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Faithfulness + Patience = Fruitfulness

By Aaron KauffmanAaron M. Kauffman

In some things in life, success is easy to define and measure. One of my lifelong goals was to run the Boston Marathon. Before being able to participate, I had to run a qualifying time. After multiple failed attempts, I finally managed to qualify for and compete in the 126th running of the Boston Marathon in April of this year. I even ran a personal best time and qualified for next year’s event at the same time. For me, that was “success” several times over!

Success in global missions can be a bit harder to wrap our minds around. Some define the goal based on the Great Commission Jesus himself gave to the church (Matt. 28:19): to make disciples of all nations (or people groups). That’s no small task. Even after 2000 years of Christian witness, about one-third of the world’s population still has little or no access to a Bible, a believer or a local body of Christ. Thankfully, research initiatives like the Joshua Project help us track which cultural groups still lack access to the gospel. We are seeking to give increased attention to those groups in our own work at VMMissions.

Others would define the goal differently. In the second half of the Great Commission (Matt. 28:20), Jesus commands us to teach these new disciples to obey everything he has commanded. From that vantage point, success is living in accordance with the principles of God’s kingdom, particularly those upside-down kingdom principles Jesus lays out in the Sermon on the Mount (Matt. 5-7): humility, purity of heart, marital fidelity, reconciliation, truth-telling, loving neighbors and even enemies, and sharing generously with those in need, to name a few.

I wonder what it would look like to hold together both the breadth of the Great Commission (every nation) with the depth of the call to discipleship (every commandment of Christ). I expect it would include counting the number of disciples and churches emerging in a particular cultural group. It might also mean finding ways to measure the degree to which those disciples and churches obey the commands of Christ. Ideally, we would also assess the tangible social and spiritual impact they are having on the surrounding community.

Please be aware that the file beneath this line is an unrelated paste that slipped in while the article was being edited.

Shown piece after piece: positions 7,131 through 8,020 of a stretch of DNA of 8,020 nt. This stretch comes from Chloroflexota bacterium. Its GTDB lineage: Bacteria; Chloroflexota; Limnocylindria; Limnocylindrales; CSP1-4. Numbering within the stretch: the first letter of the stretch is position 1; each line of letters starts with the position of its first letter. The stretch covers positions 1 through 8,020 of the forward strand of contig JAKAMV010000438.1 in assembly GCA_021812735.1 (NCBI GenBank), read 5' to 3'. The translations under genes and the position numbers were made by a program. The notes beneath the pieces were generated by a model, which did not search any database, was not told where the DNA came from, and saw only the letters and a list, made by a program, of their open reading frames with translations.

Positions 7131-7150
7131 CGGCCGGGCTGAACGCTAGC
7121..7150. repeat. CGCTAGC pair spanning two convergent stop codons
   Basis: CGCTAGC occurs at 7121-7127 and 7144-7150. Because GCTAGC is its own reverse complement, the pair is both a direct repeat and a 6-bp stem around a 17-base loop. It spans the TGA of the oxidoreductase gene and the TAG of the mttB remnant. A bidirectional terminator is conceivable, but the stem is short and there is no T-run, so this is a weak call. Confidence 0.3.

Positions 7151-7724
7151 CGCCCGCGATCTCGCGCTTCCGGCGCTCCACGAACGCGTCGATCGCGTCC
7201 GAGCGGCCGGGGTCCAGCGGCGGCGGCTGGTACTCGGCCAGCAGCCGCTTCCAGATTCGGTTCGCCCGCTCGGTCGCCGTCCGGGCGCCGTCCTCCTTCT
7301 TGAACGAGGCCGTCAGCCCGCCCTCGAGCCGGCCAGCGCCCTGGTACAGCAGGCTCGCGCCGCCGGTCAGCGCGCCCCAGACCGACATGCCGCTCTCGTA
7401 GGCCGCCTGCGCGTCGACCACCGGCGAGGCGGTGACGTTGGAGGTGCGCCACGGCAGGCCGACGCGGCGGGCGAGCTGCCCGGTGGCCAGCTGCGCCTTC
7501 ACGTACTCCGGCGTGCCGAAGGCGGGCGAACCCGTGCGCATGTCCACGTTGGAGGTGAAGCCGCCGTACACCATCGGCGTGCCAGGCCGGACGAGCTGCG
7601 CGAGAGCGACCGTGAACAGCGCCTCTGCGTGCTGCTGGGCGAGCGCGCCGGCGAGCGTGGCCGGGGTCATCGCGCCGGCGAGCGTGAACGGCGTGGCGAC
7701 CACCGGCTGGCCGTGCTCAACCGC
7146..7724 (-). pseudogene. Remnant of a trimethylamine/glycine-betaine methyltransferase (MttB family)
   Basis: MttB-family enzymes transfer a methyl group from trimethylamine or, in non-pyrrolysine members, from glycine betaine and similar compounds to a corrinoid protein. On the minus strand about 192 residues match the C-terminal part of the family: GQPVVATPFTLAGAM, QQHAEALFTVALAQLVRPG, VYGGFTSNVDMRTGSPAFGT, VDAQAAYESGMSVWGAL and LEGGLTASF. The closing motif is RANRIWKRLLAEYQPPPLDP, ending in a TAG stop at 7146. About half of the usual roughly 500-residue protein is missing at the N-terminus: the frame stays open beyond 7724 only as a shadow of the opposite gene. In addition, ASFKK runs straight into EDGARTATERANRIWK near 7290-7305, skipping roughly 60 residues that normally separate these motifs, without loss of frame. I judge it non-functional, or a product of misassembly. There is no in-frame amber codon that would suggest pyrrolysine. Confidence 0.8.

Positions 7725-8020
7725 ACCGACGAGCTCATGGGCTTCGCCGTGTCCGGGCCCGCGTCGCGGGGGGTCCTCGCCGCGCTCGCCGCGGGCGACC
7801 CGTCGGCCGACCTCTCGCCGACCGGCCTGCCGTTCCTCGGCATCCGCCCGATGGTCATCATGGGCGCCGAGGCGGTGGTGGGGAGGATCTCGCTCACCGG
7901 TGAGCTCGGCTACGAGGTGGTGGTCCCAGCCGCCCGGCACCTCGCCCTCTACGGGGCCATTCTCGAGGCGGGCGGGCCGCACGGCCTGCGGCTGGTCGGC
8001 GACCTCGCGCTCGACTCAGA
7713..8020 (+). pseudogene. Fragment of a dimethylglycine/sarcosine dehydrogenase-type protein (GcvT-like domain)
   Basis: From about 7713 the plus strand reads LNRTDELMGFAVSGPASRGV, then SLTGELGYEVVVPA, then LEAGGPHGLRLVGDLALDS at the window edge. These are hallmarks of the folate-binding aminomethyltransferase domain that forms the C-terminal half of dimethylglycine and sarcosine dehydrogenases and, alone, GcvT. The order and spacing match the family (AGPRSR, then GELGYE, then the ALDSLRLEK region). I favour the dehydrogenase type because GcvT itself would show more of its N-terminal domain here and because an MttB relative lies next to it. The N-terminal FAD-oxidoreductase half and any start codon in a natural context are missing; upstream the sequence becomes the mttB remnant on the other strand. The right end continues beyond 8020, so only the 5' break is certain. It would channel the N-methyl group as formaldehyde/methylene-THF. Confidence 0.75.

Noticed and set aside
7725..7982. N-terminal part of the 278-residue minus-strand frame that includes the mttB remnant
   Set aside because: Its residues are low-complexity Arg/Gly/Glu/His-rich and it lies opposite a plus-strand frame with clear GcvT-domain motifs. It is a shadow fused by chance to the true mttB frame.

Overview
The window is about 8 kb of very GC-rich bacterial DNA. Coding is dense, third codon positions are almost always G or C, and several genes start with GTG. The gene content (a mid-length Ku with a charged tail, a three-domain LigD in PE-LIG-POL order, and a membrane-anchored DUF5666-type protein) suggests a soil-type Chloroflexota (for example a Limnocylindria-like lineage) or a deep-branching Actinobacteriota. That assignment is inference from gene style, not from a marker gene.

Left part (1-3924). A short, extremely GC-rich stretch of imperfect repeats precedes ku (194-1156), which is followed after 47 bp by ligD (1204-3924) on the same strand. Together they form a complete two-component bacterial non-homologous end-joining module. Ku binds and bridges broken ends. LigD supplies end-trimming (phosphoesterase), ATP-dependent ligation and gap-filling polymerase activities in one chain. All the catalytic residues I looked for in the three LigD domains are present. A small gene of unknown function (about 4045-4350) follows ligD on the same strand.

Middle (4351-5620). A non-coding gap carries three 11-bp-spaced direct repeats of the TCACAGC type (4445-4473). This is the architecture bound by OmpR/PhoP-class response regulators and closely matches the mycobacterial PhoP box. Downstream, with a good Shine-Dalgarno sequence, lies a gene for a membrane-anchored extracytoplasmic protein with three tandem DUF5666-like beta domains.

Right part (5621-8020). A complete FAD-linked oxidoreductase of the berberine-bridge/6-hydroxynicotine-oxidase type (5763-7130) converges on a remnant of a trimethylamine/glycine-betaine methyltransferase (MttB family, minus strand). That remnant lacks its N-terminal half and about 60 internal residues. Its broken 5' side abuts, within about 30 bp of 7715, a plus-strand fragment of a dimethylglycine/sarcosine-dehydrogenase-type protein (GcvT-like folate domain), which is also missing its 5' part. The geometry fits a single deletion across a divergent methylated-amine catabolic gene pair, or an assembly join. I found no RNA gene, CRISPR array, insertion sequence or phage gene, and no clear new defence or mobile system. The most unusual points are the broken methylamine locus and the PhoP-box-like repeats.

I confess I feel some discomfort with measuring “success” in missions. Depth of transformation is not an easy thing to quantify, nor do we often see immediate results. Like seed in the soil, it may lie dormant for quite some time before springing to life, maturing and bearing fruit. But like good farmers, we should be willing to calculate the yield of our efforts.

Perhaps the key to long-term fruitfulness in Christian mission is faithful witness combined with patient trust in the Lord of the harvest. As Paul reminds us, “I planted, Apollos watered, but God gave the growth” (1 Cor. 3:6, NRSV). We measure our results—however long they may take to be evident—not to congratulate ourselves, but to give glory to the God who slowly but surely is making all things new.